We spent 5 days walking every street and cross street in Granada. One of the wonderful things about Granada is that, all it takes is to walk one block away from the plaza, and you are off the beaten path, and right there you can experience a normal daily life of a Nicaraguense. Kids having baseball or soccer practice; Locals passing time watching TV in their living room; Hotdog stands in almost every corner; Kids playing on the sidewalk; Grandma’s and grandpa’s taking a nap on their rocking chair; Students walking home from school for lunch; Grandma selling jocote (Spanish plum, aka siniguelas) and sliced green mango on a wooden table outside her house; The barber sleeping on the barber’s chair while waiting for customers.
Time seems to move in slow motion in Granada. The entire city seems to be in a perpetual siesta mode, the air continually infused with Nyquil. Something brings me back to my childhood days. It must be the breeze from the lake, or maybe the distant sound of the radio, or maybe the occasional pickup truck that goes by advertising an upcoming event on loudspeakers ….. DOMINGGOOO SYETE DE MARSO, BARRR Y RESSTAURANTTEEE!!! … or maybe the chico, makopa and star apples sold on the street. Or maybe the weather …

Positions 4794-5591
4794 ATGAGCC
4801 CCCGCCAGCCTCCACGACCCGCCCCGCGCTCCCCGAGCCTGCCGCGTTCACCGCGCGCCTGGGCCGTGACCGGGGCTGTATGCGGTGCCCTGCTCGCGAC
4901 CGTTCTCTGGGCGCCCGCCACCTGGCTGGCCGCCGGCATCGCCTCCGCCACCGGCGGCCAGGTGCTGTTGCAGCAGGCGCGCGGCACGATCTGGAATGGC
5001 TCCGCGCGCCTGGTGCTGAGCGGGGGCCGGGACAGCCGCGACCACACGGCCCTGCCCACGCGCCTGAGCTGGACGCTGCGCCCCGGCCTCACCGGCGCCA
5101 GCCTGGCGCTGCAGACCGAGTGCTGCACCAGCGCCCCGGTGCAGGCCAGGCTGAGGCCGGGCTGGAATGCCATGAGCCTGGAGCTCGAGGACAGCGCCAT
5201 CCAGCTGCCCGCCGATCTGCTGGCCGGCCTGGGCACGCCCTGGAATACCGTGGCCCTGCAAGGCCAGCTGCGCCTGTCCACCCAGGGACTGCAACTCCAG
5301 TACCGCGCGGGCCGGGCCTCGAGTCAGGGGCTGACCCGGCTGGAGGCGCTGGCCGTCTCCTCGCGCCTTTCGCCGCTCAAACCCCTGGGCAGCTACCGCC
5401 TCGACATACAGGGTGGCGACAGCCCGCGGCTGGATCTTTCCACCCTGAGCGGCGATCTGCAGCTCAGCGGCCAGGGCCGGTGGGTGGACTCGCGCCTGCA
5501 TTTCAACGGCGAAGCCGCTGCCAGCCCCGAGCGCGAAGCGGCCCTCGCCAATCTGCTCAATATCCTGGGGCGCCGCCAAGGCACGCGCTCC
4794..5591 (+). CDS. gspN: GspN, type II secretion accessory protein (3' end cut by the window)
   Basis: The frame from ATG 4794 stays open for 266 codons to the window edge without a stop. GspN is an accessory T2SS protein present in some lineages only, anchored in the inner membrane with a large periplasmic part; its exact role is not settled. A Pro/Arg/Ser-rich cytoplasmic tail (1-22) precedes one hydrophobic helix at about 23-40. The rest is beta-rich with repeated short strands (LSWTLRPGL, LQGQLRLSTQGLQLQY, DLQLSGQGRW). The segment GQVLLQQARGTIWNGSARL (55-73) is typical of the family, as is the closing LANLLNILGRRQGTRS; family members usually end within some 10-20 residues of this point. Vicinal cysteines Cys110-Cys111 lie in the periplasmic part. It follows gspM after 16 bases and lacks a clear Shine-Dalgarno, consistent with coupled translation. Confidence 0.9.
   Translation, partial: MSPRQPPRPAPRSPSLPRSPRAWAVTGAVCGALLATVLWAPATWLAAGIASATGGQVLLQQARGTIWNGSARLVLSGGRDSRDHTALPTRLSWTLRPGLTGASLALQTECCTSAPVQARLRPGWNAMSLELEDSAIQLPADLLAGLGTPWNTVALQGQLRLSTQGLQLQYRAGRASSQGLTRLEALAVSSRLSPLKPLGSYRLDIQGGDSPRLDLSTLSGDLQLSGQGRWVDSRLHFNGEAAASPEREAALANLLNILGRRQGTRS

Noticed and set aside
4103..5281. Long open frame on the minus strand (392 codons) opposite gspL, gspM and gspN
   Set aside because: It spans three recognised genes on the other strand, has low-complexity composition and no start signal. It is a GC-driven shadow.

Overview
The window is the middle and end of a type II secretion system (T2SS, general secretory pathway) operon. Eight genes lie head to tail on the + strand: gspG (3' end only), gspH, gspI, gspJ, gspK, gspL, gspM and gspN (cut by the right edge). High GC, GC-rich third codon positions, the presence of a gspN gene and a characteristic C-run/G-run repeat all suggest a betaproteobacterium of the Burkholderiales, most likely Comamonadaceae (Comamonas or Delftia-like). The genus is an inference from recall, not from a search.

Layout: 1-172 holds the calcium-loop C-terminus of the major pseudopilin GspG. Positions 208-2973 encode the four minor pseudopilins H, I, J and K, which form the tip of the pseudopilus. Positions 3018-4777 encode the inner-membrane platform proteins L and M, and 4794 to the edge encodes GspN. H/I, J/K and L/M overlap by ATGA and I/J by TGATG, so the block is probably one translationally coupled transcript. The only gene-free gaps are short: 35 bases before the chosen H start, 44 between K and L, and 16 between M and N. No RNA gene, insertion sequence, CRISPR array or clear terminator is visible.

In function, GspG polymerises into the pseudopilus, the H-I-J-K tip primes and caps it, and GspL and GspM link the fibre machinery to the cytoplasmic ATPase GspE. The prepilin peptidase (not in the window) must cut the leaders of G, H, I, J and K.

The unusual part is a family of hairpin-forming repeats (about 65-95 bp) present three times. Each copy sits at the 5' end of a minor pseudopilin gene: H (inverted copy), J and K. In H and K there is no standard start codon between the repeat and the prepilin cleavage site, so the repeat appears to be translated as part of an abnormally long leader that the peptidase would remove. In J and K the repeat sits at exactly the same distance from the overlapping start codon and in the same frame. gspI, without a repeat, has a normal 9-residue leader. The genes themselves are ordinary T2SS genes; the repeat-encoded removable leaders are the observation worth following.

THE WEATHER. It’s hot in the morning, hotter in the middle of the day, and back to just being hot at night. It’s hot and humid, but with pleasant breeze towards the end of the day. Every inch of my body is screaming … I’m home. The sun must be harsher though because I got sunburned! Me. Sunburned. Yup. That’s a phenomenon that happens very rarely… we get blue moon in New Year more often than me getting sunburned. It usually takes about 3 consecutive days of laying out in the sun, with the aid of a tanning oil, for me to get sunburned…. But not just by walking up and down the streets. By Day 2, I learned how to use sunblock. I know, I know, I shouldn’t abuse the fact that I have plenty of eumelanin in my skin .